Toshiba's researchers have demonstrated a new technology in which microwave magnetic fields are used to reverse magnetization directions by selecting layers in a multilayer magnetic medium. The technology is expected allow for the development of hard disk drives with multilayer (3D) magnetic recording media.
This research and development was performed as part of the Japan Science and Technology Agency's (JST) Strategic Innovation Promotion Program, and will be presented on 8 July 2015 at the 20th International Conference on Magnetism in Barcelona, Spain.
Magnetic recording technologies have conventionally increased the amount of information that can be stored per unit area by contracting recording bits. However, densification through the contraction is approaching the technical limits of recording density, so new high-density technologies are required. There is ongoing research for densification of solid-state storage memory technologies such as NAND through multilayering in addition to memory cell contraction. Researchers are also looking for ways to achieve multilayer structures in magnetic recording media, but until now there have been no proposed recording principles that would allow recording densities beyond the 10 Tb/in2 theoretical maximum allowed by contraction.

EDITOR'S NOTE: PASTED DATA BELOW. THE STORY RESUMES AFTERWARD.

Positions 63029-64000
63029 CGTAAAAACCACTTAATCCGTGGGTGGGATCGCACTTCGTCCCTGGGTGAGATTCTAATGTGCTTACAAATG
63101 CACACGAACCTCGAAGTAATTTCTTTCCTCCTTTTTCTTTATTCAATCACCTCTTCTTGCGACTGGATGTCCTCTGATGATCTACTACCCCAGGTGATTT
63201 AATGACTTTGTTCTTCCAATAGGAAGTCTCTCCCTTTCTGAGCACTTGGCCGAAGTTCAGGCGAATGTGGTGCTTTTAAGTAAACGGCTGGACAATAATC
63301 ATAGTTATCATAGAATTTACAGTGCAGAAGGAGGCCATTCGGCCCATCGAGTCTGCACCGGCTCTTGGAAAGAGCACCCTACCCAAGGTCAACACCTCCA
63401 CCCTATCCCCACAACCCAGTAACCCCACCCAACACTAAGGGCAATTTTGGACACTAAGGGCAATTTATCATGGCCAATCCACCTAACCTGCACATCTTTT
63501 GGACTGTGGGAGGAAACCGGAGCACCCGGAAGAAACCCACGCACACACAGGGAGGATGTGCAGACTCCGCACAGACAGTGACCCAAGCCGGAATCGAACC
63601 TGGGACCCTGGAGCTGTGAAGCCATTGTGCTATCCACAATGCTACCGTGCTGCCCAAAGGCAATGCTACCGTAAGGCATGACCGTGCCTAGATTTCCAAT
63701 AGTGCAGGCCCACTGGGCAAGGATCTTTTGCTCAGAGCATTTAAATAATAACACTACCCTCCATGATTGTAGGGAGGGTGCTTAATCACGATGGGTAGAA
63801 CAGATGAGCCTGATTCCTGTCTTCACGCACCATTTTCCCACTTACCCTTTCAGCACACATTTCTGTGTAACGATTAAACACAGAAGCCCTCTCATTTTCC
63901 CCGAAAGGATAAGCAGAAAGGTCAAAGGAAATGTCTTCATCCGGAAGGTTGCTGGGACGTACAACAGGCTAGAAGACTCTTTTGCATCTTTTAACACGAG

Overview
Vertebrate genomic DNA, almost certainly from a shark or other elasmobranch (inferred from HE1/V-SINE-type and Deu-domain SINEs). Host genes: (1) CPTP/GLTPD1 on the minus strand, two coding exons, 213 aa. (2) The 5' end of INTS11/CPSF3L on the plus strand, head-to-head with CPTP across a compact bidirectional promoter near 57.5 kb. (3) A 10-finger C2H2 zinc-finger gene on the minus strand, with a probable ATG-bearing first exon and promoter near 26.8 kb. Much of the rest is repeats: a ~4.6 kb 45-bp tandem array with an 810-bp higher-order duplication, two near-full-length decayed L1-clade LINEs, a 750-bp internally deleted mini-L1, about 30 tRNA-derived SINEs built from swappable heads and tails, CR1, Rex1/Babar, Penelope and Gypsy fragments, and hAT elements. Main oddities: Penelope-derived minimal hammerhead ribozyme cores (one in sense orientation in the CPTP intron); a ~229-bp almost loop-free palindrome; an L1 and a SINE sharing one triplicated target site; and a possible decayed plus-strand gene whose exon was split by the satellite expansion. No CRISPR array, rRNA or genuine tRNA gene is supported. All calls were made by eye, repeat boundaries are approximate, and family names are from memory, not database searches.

Toshiba has demonstrated a new technology that adopts application of microwave magnetic fields to reverse the magnetization direction by selecting layers in a multilayer magnetic medium.
By stacking magnetic layers with different ferromagnetic resonance frequencies and applying a microwave field having a frequency corresponding to an appropriate ferromagnetic resonance, it is possible to excite a magnetization oscillation in only a specific magnetic layer. Magnetization reversal becomes possible in oscillation-excited layers, because the energy required for the magnetization reversal is reduced through a microwave assistance effect.
While this technology has been previously predicted through simulation, this experiment represents its first realization. The magnetic reversal technology we have demonstrated is a fundamental technology for magnetic recording, and can be applied to the multilayering (three-dimensional construction) of recording layers in HDDs, magnetic memory, magnetic tapes, and other high-density magnetic recording products.
To allow for rewriting of small recording bits, Toshiba is currently developing a spin torque oscillation element to which localized microwave magnetic fields can be applied. The company is also working toward the development of optimized recording media for multilayer recording.